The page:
Protecting United Fruit Company’s interests in Latin America is not in the interests of the Marine who is sent to kill or be killed. Occupying numerous countries in the Middle East is in the interest of companies like Halliburton and Exxon, not the service member’s interest. This is what U.S. foreign policy is reduced to when profit runs the show. The super-rich will continue to seek new markets, and will vigorously defend old markets in the most savage and brutal manner. They will send the young and poor, against their own class interest, to die for increased profits. The problem here is systemic, and the only remedy is true democracy.

I would like to propose a new “Sailor’s Creed.” A new creed that strips away the layers of propaganda and myth that has been planted in the minds of many young sailors. A new creed for a new ethics based on democracy and brotherhood:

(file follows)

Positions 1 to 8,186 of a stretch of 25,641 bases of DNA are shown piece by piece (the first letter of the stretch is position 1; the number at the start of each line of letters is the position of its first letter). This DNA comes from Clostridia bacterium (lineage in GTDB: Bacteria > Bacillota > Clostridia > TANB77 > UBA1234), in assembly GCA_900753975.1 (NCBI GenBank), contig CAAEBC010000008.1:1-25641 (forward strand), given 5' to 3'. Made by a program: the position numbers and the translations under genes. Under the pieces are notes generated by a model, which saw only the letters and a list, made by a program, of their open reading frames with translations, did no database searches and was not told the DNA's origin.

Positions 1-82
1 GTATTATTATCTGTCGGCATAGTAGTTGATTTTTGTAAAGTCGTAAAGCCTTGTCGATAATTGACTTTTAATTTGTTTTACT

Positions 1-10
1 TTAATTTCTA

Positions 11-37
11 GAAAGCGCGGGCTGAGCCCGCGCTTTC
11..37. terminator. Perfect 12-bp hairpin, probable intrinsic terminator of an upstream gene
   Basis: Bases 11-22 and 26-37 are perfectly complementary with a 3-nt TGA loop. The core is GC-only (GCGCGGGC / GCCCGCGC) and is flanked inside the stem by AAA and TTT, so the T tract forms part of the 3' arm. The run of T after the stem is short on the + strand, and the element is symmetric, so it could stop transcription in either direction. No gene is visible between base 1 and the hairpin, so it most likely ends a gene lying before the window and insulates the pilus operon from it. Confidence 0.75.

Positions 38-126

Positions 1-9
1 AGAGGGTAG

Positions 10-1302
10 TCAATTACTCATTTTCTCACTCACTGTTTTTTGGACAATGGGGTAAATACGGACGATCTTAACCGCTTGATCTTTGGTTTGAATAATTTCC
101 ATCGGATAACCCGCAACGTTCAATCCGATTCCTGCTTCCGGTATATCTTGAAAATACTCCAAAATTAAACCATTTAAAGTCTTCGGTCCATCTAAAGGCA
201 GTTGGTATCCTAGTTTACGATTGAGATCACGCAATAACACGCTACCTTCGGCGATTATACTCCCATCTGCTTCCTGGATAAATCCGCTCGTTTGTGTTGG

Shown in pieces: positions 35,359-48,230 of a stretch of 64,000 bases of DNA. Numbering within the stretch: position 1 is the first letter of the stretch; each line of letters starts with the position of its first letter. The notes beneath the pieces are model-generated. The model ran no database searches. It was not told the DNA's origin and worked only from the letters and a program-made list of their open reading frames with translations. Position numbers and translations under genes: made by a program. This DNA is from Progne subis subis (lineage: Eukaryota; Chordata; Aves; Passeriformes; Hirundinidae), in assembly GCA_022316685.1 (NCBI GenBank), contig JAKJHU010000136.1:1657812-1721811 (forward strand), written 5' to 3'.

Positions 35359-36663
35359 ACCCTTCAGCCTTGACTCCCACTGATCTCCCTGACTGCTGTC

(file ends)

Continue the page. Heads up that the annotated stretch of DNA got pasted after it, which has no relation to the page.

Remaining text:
"I am a United States Sailor.

I will support and defend the United States of America from the Wall Street bankers, their cronies in Congress, and the brutal system of exploitation.

I will obey the orders of those appointed over me only if the U.S. government  follows international and national law. When the U.S. government chooses to disobey international and national law, so will I choose to disobey the unlawful orders given to me by my superiors. 

I no longer represent the imperialist spirit of the Navy and Department of Defense nor those who have gone before me to undermine democracy, drop bombs on innocent civilians, and fight for corporate interests around the world.

I am committed to excellence and the fair treatment of all, including those detained and tortured illegally by the U.S military and security establishment.”

Content may be reprinted with credit to LiberationNews.org.